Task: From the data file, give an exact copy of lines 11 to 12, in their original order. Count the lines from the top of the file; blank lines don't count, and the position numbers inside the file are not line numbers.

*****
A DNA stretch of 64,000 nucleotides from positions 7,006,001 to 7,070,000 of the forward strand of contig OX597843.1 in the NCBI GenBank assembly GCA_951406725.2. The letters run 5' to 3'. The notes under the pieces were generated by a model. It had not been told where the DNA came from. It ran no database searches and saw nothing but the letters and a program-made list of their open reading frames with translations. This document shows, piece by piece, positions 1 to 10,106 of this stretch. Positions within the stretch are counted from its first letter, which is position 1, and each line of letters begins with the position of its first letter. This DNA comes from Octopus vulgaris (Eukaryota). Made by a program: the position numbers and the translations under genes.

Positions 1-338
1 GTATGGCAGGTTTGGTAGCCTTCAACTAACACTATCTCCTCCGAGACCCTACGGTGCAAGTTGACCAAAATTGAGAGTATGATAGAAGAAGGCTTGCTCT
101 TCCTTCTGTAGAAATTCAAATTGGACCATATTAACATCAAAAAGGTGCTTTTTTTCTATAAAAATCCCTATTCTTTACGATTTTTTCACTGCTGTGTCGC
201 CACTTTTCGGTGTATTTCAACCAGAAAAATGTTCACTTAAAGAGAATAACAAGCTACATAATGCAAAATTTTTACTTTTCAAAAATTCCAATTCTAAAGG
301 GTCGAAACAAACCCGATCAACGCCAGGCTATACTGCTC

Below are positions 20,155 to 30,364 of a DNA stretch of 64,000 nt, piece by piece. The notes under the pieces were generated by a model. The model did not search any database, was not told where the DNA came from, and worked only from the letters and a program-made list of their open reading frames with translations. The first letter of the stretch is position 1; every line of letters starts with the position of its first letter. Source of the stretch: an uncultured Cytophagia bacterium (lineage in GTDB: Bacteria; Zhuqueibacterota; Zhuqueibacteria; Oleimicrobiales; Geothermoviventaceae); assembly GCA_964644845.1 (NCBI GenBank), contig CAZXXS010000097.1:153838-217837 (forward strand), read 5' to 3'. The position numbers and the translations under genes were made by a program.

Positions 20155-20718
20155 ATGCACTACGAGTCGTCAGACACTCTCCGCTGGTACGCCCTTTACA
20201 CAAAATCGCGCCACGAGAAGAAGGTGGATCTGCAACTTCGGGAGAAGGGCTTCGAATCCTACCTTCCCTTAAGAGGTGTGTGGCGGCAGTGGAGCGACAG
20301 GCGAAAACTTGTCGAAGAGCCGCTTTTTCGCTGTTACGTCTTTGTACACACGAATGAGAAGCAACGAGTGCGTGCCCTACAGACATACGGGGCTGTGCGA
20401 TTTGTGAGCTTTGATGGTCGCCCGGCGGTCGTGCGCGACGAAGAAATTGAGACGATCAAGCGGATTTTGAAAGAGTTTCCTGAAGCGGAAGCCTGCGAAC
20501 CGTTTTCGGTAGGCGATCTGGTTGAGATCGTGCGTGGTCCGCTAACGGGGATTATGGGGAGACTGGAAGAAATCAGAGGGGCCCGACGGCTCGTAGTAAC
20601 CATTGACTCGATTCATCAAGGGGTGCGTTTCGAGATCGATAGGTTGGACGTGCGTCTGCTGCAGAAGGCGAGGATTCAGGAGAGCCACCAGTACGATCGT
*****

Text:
20301 GCGAAAACTTGTCGAAGAGCCGCTTTTTCGCTGTTACGTCTTTGTACACACGAATGAGAAGCAACGAGTGCGTGCCCTACAGACATACGGGGCTGTGCGA
20401 TTTGTGAGCTTTGATGGTCGCCCGGCGGTCGTGCGCGACGAAGAAATTGAGACGATCAAGCGGATTTTGAAAGAGTTTCCTGAAGCGGAAGCCTGCGAAC